For much of the second half of the race, Japan’s Reiko Tosa, 2nd in the 2001 World Championship marathon, took on the burden of leading the chasing group with the two Russians Svetlana Zakharova and Lyudmila Petrova content to sit behind with Chepkemei. The latter suffered a bout of sickness on the cobblestones of the Tower of London, and from there her chances of a podium place looked slim.
All this time, Radcliffe’s long legs were devouring the miles, defying the logic that said you don’t run this fast in your debut marathon. With the result no longer in doubt, it was now a question of just how fast. When the 24th and 25th miles were ticked off in 5:09 and 5:06, the world record looked under serious threat. That this mixed-race record survived took nothing away from Radcliffe’s outstanding 2:18:56 effort - in a women-only race it was an intrinsically superior performance.
The next four runners all posted personal best times. Zakharova bustled her way to 2nd place in 2:22:31, a Russian record, beating her countrywoman Petrova by 2 seconds. Tosa achieved her aim of beating 2:23:00 with her 2:22:46, and Chepkemei overcame sickness to edge inside her previous best by 4 seconds with 2:23:18.
A measure of Radcliffe’s time is that it beat the English qualifying standard for the men’s marathon in the 2002 Commonwealth Games.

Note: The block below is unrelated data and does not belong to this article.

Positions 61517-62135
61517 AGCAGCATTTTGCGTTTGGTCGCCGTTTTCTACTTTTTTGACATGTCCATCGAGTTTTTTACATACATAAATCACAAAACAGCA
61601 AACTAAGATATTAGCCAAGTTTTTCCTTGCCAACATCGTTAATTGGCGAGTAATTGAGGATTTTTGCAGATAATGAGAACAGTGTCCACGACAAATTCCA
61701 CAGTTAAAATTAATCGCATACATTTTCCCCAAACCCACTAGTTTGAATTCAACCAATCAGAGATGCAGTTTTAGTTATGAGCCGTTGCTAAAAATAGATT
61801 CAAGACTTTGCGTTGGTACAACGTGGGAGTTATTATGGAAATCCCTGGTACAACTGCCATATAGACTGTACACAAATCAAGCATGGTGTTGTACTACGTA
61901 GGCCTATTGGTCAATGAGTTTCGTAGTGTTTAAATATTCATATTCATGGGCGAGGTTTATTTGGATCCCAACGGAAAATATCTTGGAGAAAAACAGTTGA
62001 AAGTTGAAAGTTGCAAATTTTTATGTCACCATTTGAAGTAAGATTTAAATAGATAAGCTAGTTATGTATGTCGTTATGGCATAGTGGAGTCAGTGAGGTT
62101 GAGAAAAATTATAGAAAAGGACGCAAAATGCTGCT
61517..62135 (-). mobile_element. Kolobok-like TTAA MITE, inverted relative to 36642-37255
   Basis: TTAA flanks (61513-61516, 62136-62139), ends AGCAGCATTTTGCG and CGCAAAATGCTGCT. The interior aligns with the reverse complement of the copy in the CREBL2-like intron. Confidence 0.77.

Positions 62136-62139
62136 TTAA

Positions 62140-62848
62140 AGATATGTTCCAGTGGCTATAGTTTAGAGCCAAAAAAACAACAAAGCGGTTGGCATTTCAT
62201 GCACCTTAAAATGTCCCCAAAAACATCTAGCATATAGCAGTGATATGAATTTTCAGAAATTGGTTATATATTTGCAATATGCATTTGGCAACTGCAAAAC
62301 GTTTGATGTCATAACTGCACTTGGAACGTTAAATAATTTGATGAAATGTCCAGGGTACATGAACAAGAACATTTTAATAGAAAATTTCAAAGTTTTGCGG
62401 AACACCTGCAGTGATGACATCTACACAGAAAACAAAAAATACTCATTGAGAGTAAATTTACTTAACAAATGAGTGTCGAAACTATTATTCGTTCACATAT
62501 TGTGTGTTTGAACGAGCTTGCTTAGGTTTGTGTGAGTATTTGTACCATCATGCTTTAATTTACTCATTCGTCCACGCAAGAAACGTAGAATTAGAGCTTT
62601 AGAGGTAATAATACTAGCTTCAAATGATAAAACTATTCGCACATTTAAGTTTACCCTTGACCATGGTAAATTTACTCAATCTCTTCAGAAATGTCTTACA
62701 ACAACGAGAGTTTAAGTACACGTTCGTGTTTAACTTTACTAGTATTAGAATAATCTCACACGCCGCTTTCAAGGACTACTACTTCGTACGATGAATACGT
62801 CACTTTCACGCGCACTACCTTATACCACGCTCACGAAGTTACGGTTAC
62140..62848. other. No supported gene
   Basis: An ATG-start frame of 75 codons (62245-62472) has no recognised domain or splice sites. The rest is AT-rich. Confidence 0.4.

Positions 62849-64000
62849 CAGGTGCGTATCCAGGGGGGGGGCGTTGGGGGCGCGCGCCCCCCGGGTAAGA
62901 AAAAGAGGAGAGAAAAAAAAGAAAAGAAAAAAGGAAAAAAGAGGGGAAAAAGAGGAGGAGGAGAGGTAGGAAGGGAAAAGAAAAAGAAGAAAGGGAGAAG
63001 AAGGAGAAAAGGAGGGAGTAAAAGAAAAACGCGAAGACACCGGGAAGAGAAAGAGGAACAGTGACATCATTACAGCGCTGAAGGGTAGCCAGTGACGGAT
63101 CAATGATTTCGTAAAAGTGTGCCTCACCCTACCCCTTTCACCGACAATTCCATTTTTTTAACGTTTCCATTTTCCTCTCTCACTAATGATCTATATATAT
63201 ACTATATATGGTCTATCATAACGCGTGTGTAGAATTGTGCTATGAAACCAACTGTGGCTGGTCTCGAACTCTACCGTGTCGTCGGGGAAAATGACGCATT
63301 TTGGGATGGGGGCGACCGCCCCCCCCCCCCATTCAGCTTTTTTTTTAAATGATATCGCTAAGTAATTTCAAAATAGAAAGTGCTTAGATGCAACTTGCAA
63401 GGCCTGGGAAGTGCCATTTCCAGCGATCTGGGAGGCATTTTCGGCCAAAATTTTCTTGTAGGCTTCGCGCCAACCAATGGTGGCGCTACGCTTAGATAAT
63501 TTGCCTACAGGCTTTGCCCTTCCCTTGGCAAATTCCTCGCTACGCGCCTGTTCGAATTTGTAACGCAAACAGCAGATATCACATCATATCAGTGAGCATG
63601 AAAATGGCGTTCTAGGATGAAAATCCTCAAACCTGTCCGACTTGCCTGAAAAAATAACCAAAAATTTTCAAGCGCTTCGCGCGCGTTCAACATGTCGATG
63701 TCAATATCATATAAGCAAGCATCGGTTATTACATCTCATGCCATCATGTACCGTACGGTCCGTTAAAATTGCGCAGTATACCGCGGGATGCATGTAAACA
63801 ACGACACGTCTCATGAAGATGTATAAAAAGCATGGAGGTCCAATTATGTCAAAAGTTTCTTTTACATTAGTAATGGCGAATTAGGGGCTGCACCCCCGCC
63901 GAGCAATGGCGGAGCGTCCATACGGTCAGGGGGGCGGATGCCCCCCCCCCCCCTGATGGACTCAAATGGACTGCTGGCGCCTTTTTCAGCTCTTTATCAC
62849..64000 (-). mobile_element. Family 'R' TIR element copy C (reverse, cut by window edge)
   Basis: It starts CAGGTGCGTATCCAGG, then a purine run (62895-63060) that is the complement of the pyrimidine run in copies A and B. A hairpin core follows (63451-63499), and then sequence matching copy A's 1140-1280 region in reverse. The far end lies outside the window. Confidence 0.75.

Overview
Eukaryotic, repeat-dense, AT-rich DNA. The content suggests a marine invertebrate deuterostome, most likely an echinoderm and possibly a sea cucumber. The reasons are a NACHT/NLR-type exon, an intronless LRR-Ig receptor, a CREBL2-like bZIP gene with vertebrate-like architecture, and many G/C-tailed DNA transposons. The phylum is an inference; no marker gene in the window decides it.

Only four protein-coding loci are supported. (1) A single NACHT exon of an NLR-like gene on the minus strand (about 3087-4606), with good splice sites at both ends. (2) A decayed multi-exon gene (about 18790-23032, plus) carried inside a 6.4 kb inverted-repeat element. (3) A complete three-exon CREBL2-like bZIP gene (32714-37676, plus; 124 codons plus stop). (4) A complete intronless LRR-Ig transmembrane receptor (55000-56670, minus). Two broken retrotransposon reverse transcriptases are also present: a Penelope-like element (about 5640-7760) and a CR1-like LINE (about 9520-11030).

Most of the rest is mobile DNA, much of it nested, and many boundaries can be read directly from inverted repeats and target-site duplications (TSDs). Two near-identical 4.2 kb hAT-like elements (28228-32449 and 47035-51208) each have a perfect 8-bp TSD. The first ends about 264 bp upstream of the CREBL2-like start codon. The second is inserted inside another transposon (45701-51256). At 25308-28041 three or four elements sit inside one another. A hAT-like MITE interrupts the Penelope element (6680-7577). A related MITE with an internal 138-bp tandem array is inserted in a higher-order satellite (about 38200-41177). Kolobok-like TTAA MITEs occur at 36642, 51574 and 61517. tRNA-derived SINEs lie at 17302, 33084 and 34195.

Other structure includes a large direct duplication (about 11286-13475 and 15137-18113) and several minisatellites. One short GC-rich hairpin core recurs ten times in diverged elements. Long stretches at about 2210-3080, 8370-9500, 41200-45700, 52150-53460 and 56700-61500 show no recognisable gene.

The men’s wheelchair race
Weir the winner
David Weir became the first male winner of the London Mini Wheelchair Marathon to later triumph at the full distance.
Normally a sprint finisher, this year Weir adopted different tactics. A group of 8 racers were drafting and exchanging lead positions until the half distance when Frenchman Pierre Fairbank, the fastest in the field and favourite, pulled away.
Fairbank’s advantage disappeared when he had an accident at a small traffic island, losing a lot of ground. Weir used the opportunity to test the field, and he soon opened an unexpected gap that grew to more than a minute and a half by the finish. He knocked 7 minutes 16 from his previous best.
The chasing group of three athletes all turned into The Mall together and in the ensuing sprint Tushar Patel took a tiny lead which he held to the line. The 2001 winner, Frenchman Denis Lemeunier, took 3rd with a surge in the last 20 metres, beating Paul Nunnari, the Sydney Marathon champion. The first six athletes all finished under 2 hours.
The women’s wheelchair race
Grey-Thompson takes victory six
Tanni Grey-Thompson won the London Marathon for a 6th time just 9 weeks after giving birth to Carys, her first child. Not surprisingly she took it easy – by her standards.
She was followed home by promising newcomer Michelle Lewis, the youngest MBE in the country for 60 years, who produced a personal best of 2:37:07.
Civil servant Paula Craig also recorded a personal best. Craig ran the marathon 6 times and had a personal best of 2:57 so was pleased to beat her running time with 2:48:53. Craig was knocked off her bicycle in May 2001 while training for a triathlon.